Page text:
In Fig. I I have illustrated the cement 3 having a wavy contour, as the cement would have when poured on the lower layer of glass I. As the upper layer of glass 2 is moved towards the lower layer I, the cement will settle down from the center outwardly and push the air from the spaces 4 outwardly also. When the upper layer of glass 2 has been moved towards the lower layer I as far as desired, the appearance of the compound glass at this stage will be somewhat as shown in Fig, II.

Inasmuch as I have placed the curvature 5 upon the upper layer 2 and that the indices of the cement and the glass are different, it will be obvious that some compensation should be made for the power which has been formed therein.

In order to compensate for this power and provide a glass having plano or clear visual characteristics, I next preferably grind a curve on one surface of the outside faces of the compound glass. As an example of the simple computations involved in determining the curvature to be placed upon the outside, I can proceed as follows:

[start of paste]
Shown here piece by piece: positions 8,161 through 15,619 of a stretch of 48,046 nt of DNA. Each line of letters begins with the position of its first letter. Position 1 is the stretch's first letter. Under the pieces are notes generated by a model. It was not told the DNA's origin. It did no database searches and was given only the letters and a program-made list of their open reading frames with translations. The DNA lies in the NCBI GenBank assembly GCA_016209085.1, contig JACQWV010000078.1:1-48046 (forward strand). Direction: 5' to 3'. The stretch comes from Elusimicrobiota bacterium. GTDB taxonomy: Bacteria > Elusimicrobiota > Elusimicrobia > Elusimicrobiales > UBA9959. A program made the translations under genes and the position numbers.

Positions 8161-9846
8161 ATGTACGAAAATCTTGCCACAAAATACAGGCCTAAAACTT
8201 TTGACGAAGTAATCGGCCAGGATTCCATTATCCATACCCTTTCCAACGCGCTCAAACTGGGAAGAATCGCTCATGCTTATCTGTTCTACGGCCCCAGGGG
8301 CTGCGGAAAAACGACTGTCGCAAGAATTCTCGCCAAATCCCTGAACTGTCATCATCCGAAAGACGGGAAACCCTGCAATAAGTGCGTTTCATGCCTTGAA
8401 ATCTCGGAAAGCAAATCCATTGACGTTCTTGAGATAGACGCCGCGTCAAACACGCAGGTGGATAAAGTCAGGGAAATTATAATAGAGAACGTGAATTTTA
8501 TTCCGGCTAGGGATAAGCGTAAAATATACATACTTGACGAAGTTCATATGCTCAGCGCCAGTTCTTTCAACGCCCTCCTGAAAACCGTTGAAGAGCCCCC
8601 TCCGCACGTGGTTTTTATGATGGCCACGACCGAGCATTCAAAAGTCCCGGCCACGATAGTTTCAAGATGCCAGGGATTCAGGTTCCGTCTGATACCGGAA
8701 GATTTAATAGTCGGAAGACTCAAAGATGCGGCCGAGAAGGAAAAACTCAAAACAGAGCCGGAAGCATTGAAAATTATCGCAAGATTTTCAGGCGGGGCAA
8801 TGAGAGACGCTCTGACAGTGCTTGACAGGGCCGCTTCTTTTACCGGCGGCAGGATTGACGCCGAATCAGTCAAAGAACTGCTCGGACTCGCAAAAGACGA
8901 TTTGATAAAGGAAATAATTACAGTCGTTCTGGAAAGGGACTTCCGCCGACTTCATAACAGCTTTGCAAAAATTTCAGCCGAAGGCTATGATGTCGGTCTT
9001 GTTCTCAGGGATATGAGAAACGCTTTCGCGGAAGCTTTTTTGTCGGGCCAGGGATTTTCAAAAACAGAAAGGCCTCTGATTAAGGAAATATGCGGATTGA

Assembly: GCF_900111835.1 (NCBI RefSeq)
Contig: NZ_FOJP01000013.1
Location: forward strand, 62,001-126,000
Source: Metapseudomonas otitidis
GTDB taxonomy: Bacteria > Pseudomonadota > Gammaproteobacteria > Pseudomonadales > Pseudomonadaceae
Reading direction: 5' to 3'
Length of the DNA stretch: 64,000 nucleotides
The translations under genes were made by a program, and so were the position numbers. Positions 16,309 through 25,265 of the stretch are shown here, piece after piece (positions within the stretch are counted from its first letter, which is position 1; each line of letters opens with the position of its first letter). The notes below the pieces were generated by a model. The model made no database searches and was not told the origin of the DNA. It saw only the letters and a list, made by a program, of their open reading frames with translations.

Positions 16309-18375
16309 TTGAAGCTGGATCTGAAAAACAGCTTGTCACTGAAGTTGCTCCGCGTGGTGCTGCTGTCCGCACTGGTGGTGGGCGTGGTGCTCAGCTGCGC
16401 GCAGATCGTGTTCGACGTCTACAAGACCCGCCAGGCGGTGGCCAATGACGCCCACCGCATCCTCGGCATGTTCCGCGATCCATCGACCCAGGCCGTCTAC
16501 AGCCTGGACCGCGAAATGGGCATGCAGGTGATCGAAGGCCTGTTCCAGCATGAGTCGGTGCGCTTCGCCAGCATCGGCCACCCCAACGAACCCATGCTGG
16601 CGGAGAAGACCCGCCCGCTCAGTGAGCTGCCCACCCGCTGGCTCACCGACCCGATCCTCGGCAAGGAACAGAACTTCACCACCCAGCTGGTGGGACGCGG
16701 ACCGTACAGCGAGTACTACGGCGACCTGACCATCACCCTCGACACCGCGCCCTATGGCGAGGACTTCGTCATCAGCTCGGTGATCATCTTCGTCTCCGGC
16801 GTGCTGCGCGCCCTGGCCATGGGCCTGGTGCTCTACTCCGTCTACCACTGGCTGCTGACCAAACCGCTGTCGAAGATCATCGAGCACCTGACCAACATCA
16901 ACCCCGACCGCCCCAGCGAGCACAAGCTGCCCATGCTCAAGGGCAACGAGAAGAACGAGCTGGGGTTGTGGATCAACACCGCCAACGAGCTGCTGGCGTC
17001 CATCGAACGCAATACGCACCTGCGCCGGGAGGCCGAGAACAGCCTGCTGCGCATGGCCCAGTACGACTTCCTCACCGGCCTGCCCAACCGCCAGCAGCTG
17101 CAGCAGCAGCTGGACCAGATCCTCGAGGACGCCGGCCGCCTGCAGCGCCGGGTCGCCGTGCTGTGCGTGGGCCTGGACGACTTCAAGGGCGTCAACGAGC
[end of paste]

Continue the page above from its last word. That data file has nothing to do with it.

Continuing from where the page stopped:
Assuming that after the cement of higher index than the glass has been heated for several hours to remove its crystalline structure, as has been previously set forth, and that this index is about 1.6, whereas the index for a crown glass portion is 1.5, and the curvature 5 has a radius of 0.1 meters, then the focal power will be Then, in order to obtain plano power in the compound glass, I surface a minus 1 diopter curve on the crown glass, which curve is equivalent to a minus 0.5 meter radius. It will be obvious that as the indices of refraction change from the use of various glasses and cements, so the radius of the curvatures will change and the foregoing example is for the purposes of illustration only.